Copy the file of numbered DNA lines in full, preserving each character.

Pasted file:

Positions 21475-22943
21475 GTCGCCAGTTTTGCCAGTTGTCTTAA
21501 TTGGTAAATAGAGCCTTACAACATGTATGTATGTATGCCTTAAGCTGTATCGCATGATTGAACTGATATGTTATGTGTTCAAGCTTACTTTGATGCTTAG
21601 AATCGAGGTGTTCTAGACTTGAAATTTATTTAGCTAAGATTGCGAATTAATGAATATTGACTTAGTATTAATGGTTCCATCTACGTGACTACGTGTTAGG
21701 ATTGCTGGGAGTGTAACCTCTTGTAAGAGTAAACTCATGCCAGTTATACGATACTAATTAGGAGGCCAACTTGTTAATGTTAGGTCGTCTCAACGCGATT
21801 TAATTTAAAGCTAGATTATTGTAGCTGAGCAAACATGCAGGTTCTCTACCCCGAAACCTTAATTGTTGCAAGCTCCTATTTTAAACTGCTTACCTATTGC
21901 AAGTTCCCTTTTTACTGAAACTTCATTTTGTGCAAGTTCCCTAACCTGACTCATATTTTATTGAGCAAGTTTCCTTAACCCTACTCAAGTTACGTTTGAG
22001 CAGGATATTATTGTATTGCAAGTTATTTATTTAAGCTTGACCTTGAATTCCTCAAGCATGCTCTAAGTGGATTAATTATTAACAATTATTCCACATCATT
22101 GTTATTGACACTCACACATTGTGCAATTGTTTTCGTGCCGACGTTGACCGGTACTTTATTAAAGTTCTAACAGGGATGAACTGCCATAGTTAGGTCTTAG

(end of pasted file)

Positions 21475-22943
21475 GTCGCCAGTTTTGCCAGTTGTCTTAA
21501 TTGGTAAATAGAGCCTTACAACATGTATGTATGTATGCCTTAAGCTGTATCGCATGATTGAACTGATATGTTATGTGTTCAAGCTTACTTTGATGCTTAG
21601 AATCGAGGTGTTCTAGACTTGAAATTTATTTAGCTAAGATTGCGAATTAATGAATATTGACTTAGTATTAATGGTTCCATCTACGTGACTACGTGTTAGG
21701 ATTGCTGGGAGTGTAACCTCTTGTAAGAGTAAACTCATGCCAGTTATACGATACTAATTAGGAGGCCAACTTGTTAATGTTAGGTCGTCTCAACGCGATT
21801 TAATTTAAAGCTAGATTATTGTAGCTGAGCAAACATGCAGGTTCTCTACCCCGAAACCTTAATTGTTGCAAGCTCCTATTTTAAACTGCTTACCTATTGC
21901 AAGTTCCCTTTTTACTGAAACTTCATTTTGTGCAAGTTCCCTAACCTGACTCATATTTTATTGAGCAAGTTTCCTTAACCCTACTCAAGTTACGTTTGAG
22001 CAGGATATTATTGTATTGCAAGTTATTTATTTAAGCTTGACCTTGAATTCCTCAAGCATGCTCTAAGTGGATTAATTATTAACAATTATTCCACATCATT
22101 GTTATTGACACTCACACATTGTGCAATTGTTTTCGTGCCGACGTTGACCGGTACTTTATTAAAGTTCTAACAGGGATGAACTGCCATAGTTAGGTCTTAG